I'm quite in awe of the logic that says us amateur back specialists can't believe someone has real back problem even if they have had surgery after a period where they've had to withdraw from tournaments, sought the advice of a range of back specialists, embraced a range of non-invasive techniques to manage the problem, showed visual signs of pain, and admitted to needing to use a lot of painkillers and cortisone injections.  Yet apparently it's OK for an amateur psychiatrist to claim a top athlete would undergo unnecessary, and potentially career threatening surgery, because they fancy a break.

It's fine to presume poor form is a sign of mental fatigue, but suggesting it's because of a physical impediment is laughable?

Thank goodness Ross Hutchins doctor didn't presume his back problems were "just a niggle".  After all, he was able to play tennis with the back pain, so couldn't possibly be anything serious. Rolling Eyes
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Caz
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How I love that comment BN. Rolling Eyes  From what you've been saying on this and earlier threads, it's clear that you too know very little, if anything, about back problems.   
Aye Aileen.......and he knows sweet FA about Andy either!
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Thank goodness Ross Hutchins doctor didn't presume his back problems were "just a niggle".  After all, he was able to play tennis with the back pain, so couldn't possibly be anything serious. Rolling Eyes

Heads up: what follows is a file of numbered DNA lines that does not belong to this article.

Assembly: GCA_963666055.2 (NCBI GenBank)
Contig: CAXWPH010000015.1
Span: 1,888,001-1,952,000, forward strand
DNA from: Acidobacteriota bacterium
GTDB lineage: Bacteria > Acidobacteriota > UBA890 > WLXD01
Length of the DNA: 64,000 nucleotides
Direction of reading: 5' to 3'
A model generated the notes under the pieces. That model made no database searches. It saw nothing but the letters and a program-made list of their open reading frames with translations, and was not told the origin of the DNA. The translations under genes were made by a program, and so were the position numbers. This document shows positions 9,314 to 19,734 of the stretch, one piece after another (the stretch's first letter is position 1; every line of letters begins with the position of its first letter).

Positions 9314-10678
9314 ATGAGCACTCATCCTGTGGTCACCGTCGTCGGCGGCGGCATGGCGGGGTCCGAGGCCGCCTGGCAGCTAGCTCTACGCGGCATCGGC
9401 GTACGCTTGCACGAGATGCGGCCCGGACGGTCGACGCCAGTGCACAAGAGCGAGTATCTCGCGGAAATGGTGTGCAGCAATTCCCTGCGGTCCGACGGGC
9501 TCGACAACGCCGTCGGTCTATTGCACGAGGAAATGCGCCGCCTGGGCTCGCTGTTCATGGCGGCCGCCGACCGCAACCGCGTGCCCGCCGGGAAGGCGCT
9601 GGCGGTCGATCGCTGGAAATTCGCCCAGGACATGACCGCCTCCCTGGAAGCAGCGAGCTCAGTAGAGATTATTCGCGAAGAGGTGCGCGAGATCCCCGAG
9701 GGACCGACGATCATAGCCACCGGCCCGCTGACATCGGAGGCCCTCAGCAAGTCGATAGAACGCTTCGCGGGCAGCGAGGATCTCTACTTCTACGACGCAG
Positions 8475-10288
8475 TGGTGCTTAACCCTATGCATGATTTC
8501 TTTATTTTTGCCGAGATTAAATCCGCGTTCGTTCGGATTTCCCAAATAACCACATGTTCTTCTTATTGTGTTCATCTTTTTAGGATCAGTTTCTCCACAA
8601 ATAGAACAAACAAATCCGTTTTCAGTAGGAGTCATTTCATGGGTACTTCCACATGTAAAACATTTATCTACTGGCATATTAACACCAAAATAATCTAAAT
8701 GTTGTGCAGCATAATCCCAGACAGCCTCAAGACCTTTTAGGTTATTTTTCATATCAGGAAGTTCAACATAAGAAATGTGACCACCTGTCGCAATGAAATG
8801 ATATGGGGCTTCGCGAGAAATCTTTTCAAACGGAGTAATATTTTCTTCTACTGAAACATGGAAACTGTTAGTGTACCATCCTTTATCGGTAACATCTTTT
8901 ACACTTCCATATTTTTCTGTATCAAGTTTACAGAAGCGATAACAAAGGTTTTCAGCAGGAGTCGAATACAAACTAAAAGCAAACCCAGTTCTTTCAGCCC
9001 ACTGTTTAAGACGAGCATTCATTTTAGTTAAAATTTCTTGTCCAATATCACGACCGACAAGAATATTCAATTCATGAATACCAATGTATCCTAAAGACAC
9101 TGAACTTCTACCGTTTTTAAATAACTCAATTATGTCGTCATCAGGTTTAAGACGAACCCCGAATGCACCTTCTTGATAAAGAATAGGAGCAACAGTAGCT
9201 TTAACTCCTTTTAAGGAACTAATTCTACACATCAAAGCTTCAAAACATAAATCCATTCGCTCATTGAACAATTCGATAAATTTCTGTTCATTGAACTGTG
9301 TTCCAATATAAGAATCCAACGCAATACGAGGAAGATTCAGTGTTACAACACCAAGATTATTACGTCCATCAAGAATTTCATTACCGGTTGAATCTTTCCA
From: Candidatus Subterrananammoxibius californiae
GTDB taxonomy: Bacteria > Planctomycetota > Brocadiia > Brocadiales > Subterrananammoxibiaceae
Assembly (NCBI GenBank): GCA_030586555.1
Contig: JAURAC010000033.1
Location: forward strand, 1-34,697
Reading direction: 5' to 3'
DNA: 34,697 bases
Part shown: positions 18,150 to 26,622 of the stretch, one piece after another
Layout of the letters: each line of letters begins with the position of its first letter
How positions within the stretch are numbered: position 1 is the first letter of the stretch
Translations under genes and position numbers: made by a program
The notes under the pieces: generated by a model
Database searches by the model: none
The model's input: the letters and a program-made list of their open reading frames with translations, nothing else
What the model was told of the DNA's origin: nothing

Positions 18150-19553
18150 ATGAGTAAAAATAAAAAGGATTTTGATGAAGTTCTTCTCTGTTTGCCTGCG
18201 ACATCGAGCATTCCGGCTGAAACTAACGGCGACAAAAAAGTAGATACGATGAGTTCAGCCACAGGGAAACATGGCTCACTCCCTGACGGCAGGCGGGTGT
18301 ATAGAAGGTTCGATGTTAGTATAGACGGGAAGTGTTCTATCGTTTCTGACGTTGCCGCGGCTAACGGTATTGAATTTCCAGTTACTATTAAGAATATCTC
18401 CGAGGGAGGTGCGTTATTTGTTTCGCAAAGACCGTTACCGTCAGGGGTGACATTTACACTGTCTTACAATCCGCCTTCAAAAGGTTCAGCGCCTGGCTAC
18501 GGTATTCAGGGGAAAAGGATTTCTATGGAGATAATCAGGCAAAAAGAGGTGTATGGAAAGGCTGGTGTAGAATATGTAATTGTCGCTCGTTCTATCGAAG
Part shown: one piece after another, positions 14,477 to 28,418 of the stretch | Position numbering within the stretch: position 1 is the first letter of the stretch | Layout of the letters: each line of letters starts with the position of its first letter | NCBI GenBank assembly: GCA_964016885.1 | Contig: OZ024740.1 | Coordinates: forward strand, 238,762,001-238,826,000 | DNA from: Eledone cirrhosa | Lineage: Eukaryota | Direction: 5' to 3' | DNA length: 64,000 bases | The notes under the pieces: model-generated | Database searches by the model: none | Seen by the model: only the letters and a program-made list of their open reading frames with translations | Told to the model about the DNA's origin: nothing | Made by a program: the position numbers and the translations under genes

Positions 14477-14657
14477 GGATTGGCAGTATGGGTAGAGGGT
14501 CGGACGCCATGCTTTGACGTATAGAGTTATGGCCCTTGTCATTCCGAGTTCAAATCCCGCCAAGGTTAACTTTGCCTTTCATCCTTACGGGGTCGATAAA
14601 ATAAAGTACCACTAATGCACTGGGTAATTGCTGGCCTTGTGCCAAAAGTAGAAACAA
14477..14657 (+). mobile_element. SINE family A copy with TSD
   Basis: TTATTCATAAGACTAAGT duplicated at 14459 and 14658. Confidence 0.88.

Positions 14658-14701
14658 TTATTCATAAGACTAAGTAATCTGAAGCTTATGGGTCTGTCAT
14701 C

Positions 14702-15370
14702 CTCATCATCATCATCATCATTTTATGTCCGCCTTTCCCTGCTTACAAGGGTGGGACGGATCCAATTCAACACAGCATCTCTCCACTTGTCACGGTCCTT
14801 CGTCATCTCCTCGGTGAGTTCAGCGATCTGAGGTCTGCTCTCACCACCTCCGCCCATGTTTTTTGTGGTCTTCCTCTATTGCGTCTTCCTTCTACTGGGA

Thank you Sparkle. Those very words have gone through my mind more than once when people have played down Andy's injury, but I wasn't brave enough to say it. I must also say I'm so glad a physio advised Ross to get his pain checked out because it wasn't right. If he'd been dismissed as having a 'niggle' it could have been disastrous.
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He won the USO and Wimbledon with it so, yes it was just a niggle. I think part of the reason Andy had the op was so he could take a break from tennis for a while.
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Thank you Sparkle. Those very words have gone through my mind more than once when people have played down Andy's injury, but I wasn't brave enough to say it. I must also say I'm so glad a physio advised Ross to get his pain checked out because it wasn't right. If he'd been dismissed as having a 'niggle' it could have been disastrous.
Ross's case filled me with alarm.  He was extremely lucky that he had access to a physio, something most of us can't afford.  In my book any type of prolonged pain, even if it isn't severe, should be checked out to find out (a) what the cause is, and (b) what the best treatment and prognosis is.  It could be nothing to worry about (although obviously it should be treated or managed), or it could be a symptom of something serious.  The fact Ross is a tennis player and therefore prone to niggles, shouldn't have been a bar to further investigation.

I suffer from mild osteoarthritis in my fingers, no doubt due to years of working as a secretary, but I still checked it out with my GP because I wanted to find out which type of arthritis it was and what the likely prognosis was, the latter because I cannot tolerate aspiring-based drugs, so wanted to be able to manage it without medication, something I have fortunately so far been able to do, although it did mean giving up the needlework I enjoyed doing.